XCOR’s new PR chief Jim Busby came out to escort me from the premises (in a friendly fashion), and gave me some very sad news that I’d somehow missed last week. A great space journalist of our time, Aviation Week’s west coast editor Michael Dornheim died when his car went off the road in the hills above Malibu.
I meant to stop by Scaled Composites and tell the front desk Happy Anniversary, but after Jim told me about Mike Dornheim, I completely forgot to do that and just went home sad. I remember on June 20, 2004, the day before the first spaceflight of SpaceShipOne, Burt Rutan said in the press conference that if you wanted to know about his space program, the best thing ever written was the story by Mike Dornheim in Aviation Week.
I only knew Mike slightly, mostly by his work, but also a few memorable occasions in person. I’ll miss him. We all will.
Here’s what Peter said about Lunar Lander Challenge at X Prize Cup: “This year we’re thrilled that we going to be having the 2006 X Prize Cup really be a mega-global event. We’re going to be announcing shortly that we’re going to have something like 3 million dollars in cash prizes this year.” [note: X Prize Cup’s website has promoted more than $3 million in cash prizes for some time now, but only $2 million in prize funding, from NASA, has been announced.]
“Our major event is going to be the Lunar Lander Challenge. We have interest from 40 different companies interested in competing. We hope that we’ll have anywhere from eight to 10 vehicles actually built by this October that are able to do vertical takeoff, go to altitude of some number of hundreds of feet, hover, and then do precision landings on simulated lunar surfaces, refuel and then go back to the original launch pad.”
Wow. Forty different companies. These Lunar Lander Challenge aspirants are a secretive bunch — so far only Armadillo, Masten and Interorbital have gone public about interest in this year’s contest, and Interorbital still isn’t sure it will be allowed to compete under the rules. So far as this part-time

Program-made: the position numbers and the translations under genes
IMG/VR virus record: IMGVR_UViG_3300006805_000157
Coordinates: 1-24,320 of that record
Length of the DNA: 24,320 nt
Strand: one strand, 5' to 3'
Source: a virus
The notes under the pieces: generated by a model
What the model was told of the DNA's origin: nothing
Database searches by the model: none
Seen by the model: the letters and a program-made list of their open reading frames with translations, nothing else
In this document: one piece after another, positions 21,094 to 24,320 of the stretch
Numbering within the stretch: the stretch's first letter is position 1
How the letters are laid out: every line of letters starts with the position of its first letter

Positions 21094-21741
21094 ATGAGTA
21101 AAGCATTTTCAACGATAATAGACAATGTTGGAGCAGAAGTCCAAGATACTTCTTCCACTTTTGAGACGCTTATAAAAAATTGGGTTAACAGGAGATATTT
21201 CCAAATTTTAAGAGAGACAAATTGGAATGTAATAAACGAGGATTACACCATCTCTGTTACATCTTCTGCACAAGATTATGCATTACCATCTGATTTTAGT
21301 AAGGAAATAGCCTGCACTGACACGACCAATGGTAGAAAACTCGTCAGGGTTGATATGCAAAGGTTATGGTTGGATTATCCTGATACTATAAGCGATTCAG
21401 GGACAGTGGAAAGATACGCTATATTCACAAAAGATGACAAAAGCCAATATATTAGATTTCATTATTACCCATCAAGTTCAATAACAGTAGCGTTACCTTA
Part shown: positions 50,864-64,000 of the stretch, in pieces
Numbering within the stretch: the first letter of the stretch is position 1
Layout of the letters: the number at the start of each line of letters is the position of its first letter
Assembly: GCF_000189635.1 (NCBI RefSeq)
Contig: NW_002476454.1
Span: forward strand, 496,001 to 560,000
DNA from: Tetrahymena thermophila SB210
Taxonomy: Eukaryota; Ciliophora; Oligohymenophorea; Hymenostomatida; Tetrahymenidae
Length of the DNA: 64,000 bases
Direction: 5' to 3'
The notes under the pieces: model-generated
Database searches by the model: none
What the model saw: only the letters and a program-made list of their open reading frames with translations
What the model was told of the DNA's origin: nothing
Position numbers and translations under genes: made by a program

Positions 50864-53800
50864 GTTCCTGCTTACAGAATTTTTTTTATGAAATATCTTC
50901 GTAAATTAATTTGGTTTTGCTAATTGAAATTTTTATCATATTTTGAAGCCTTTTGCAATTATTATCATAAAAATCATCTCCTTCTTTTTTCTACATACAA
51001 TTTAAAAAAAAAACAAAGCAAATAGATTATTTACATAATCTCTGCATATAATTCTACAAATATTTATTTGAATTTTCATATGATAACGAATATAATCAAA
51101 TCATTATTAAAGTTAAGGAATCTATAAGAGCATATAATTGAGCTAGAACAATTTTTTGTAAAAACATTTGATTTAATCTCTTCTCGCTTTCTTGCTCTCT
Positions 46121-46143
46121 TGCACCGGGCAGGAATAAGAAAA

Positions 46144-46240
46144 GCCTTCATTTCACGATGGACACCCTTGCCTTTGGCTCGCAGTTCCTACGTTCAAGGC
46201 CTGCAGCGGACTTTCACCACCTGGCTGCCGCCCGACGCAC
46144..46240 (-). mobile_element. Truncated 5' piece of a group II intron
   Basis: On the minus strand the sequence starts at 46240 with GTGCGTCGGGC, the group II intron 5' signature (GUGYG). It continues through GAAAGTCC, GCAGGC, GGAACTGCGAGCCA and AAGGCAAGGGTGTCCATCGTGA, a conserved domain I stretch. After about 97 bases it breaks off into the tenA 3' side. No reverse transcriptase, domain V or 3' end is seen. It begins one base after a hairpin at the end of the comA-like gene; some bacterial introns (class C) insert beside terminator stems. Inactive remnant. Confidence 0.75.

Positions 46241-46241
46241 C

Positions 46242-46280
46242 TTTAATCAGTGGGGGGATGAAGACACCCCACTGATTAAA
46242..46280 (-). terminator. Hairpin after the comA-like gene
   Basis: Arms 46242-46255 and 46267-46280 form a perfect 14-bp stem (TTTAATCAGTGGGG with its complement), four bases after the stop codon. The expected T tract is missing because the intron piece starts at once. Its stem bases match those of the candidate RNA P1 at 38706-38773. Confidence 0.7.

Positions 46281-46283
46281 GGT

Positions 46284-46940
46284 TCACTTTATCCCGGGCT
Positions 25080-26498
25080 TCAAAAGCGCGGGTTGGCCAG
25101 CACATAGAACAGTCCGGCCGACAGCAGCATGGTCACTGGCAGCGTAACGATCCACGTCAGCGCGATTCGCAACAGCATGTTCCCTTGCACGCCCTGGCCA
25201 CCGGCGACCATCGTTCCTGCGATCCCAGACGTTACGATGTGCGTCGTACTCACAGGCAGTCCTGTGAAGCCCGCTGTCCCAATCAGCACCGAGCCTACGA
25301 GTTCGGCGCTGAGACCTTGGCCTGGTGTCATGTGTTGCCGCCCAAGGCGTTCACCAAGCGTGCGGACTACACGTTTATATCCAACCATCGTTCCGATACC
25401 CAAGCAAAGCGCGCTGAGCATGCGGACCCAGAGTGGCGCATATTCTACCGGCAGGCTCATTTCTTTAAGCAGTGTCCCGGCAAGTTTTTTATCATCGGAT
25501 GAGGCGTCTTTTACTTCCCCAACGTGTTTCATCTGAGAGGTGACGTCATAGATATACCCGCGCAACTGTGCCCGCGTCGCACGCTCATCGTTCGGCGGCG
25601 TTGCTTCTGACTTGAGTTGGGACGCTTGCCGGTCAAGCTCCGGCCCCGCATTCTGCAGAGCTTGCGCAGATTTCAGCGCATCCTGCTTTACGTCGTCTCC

reporter blogger knows, the final rules for Lunar Lander Challenge have not yet been released.
“We’re talking about as many as 20, 30, 40 rocket-powered events this October 18th through the 21st,” Peter told Aero-News Network, which will be providing exclusive news services at X Prize Cup, as it did last year.
“Our vision is really to build the Oshkosh of space. The place that you and your family go to see the spaceships, touch them, watch them fly in front of you, something that becomes a global event that people put on their calendar a year in advance.”
John Carmack wrote to the aRocket list yesterday night to say the Armadillo team drove all the way to Burns Flat, Oklahoma, to try to fly their VDR. Unfortunately, the ship didn’t get off the ground because when they were going through their actuator tests, they found they didn’t have spark.
“One of those days where hypergolics sound like a good idea…” John commented. (Luckily, they were only in Oklahoma, not stuck on the Moon.)
According to last week’s Armadillo Aerospace News, VDR probably won’t fly in Lunar Lander Challenge, but may be at X Prize Cup on display. But before that, the team really wants to fly it, at least in tethered tests, so look for them back in Burns Flat before too long.
Anyway, another equipment test went well: John said the team’s new Nomex coveralls were surprisingly comfortable in the 100-degree-plus heat at the Oklahoma Spaceport.
Does California have a hope against the awesome powers of John Carmack’s Texas-based Armadillo Aerospace team?
A February 26 entry from Masten Space’s blog shows the frame for the XA 0.1, a potential contender for Lunar Lander Challenge (back when it was known as Lunar Lander Analog Challenge).
Masten Space Systems relocates to Mojave Spaceport this month, and plans to begin tethered flight tests of XA 0.1.